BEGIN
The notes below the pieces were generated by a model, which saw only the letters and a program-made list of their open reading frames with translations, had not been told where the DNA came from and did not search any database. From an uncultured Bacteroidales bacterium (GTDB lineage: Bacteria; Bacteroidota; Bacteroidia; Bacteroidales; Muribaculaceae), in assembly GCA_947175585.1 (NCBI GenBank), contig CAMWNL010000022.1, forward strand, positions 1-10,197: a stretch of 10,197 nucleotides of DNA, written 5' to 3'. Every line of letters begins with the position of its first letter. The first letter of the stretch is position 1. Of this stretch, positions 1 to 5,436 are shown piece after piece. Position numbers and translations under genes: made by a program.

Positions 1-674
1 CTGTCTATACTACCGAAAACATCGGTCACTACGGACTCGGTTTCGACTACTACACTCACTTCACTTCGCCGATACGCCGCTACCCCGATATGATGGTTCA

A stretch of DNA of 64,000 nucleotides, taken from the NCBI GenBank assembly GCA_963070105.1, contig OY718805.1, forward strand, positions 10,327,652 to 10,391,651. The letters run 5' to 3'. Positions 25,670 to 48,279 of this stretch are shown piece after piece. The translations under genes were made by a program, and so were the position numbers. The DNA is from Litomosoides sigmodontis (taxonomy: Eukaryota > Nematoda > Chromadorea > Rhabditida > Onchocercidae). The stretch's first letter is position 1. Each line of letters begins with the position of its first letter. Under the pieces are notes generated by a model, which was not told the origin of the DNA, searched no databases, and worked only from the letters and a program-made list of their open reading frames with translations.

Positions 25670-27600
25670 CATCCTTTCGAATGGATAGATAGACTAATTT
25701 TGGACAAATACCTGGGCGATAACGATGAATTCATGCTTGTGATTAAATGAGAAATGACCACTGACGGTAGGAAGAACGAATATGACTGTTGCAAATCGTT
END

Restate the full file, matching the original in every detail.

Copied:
The notes below the pieces were generated by a model, which saw only the letters and a program-made list of their open reading frames with translations, had not been told where the DNA came from and did not search any database. From an uncultured Bacteroidales bacterium (GTDB lineage: Bacteria; Bacteroidota; Bacteroidia; Bacteroidales; Muribaculaceae), in assembly GCA_947175585.1 (NCBI GenBank), contig CAMWNL010000022.1, forward strand, positions 1-10,197: a stretch of 10,197 nucleotides of DNA, written 5' to 3'. Every line of letters begins with the position of its first letter. The first letter of the stretch is position 1. Of this stretch, positions 1 to 5,436 are shown piece after piece. Position numbers and translations under genes: made by a program.

Positions 1-674
1 CTGTCTATACTACCGAAAACATCGGTCACTACGGACTCGGTTTCGACTACTACACTCACTTCACTTCGCCGATACGCCGCTACCCCGATATGATGGTTCA

A stretch of DNA of 64,000 nucleotides, taken from the NCBI GenBank assembly GCA_963070105.1, contig OY718805.1, forward strand, positions 10,327,652 to 10,391,651. The letters run 5' to 3'. Positions 25,670 to 48,279 of this stretch are shown piece after piece. The translations under genes were made by a program, and so were the position numbers. The DNA is from Litomosoides sigmodontis (taxonomy: Eukaryota > Nematoda > Chromadorea > Rhabditida > Onchocercidae). The stretch's first letter is position 1. Each line of letters begins with the position of its first letter. Under the pieces are notes generated by a model, which was not told the origin of the DNA, searched no databases, and worked only from the letters and a program-made list of their open reading frames with translations.

Positions 25670-27600
25670 CATCCTTTCGAATGGATAGATAGACTAATTT
25701 TGGACAAATACCTGGGCGATAACGATGAATTCATGCTTGTGATTAAATGAGAAATGACCACTGACGGTAGGAAGAACGAATATGACTGTTGCAAATCGTT